In this post I will be referring to Pulse Width Modulation as PWM, which you can read about more here.
Since before I started working on this project I did not know anything about PWM, I did a bit of reading on-line and without getting into too much technical detail I started coding it as it first came to mind. The graph below is what I came up with.
PWM in Software
The diagram abobe shows five parallel processes:
- ticker controls the rate at which sine, and saw and control operate. It also dictates the rate at which control operates, although not necessary;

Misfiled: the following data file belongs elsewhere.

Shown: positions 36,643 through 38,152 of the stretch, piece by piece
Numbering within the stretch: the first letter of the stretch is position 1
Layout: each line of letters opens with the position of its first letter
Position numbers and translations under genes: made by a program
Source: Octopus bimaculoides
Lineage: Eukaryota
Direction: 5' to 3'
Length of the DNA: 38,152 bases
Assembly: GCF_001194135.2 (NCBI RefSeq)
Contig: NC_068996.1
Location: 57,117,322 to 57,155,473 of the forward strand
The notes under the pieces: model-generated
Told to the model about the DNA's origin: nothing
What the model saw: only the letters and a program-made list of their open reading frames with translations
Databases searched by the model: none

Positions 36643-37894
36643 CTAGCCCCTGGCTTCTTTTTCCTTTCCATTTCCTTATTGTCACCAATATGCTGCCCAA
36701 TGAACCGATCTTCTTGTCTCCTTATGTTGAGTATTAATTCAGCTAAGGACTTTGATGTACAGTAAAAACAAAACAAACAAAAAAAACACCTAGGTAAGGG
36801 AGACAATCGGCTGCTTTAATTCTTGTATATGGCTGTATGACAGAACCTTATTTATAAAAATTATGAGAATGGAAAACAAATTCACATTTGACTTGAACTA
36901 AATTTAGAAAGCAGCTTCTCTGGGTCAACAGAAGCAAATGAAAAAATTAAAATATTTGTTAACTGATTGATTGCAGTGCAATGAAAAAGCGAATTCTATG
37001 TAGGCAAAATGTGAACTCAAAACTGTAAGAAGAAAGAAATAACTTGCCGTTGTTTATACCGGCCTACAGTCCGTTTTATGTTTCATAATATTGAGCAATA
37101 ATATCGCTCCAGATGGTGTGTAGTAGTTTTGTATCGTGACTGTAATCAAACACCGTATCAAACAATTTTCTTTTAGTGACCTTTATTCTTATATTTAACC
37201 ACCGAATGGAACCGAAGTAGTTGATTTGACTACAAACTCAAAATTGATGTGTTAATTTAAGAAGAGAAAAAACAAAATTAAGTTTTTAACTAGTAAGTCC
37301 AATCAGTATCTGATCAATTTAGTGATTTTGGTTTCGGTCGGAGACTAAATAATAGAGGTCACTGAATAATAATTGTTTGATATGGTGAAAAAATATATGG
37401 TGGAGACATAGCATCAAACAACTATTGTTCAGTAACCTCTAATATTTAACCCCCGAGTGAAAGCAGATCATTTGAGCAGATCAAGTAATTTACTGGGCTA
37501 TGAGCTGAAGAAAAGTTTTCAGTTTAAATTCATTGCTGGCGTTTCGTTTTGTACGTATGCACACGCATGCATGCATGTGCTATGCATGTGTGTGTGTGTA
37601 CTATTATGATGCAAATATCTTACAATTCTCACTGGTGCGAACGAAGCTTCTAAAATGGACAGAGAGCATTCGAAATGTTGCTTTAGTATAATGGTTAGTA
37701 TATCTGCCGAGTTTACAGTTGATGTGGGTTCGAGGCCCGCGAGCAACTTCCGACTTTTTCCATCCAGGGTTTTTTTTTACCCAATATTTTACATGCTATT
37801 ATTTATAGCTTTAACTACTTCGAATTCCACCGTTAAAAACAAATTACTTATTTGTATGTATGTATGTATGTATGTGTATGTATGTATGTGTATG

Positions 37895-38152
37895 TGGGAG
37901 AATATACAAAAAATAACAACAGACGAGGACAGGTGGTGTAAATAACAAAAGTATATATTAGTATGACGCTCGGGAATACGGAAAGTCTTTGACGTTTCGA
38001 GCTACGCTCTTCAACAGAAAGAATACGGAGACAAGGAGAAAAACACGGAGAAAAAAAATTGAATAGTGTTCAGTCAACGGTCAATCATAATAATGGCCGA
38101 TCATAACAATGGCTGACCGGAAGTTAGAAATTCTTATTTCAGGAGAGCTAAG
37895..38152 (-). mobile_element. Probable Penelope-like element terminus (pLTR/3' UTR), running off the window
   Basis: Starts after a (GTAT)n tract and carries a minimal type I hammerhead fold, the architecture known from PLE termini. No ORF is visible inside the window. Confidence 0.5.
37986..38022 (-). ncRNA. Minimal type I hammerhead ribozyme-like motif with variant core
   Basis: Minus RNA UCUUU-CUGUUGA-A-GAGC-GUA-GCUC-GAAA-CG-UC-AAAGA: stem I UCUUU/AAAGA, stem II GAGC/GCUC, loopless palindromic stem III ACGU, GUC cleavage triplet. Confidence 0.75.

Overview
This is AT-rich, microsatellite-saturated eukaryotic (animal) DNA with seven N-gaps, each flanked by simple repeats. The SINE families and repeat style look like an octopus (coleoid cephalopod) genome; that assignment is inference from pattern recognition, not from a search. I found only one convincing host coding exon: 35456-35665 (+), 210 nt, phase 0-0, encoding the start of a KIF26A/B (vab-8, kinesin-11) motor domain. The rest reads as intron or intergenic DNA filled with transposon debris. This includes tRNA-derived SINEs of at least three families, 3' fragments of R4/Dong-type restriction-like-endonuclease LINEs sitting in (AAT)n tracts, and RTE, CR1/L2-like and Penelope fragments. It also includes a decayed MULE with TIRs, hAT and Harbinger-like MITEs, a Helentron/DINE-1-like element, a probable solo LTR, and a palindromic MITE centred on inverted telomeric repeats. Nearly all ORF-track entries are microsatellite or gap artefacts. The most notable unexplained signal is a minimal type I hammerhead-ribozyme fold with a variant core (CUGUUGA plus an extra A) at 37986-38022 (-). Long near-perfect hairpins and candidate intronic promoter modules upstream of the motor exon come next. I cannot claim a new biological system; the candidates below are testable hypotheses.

- saw and sine are just two oscillating functions, the difference being that sine has a constant increment, while saw has its increment dependent on the level you want to do PWM; since they have different increment / decrement rates, they intersect at rates dependent on the level you pass to saw;
- control reads the values from saw and sine and if they crossed sends a signal to switch;
- switch upon receiving a signal flips the power on or off.
This implementation, even though very ugly, does what it is supposed to do, almost. By almost I mean it modulates the pulse, but the modulation is not fast enough to give an impression of dimming an LED. That is, the LED appears to just blink at a fast rate, but to actually achieve PWM as it is supposed to be, we would need a much faster virtual machine.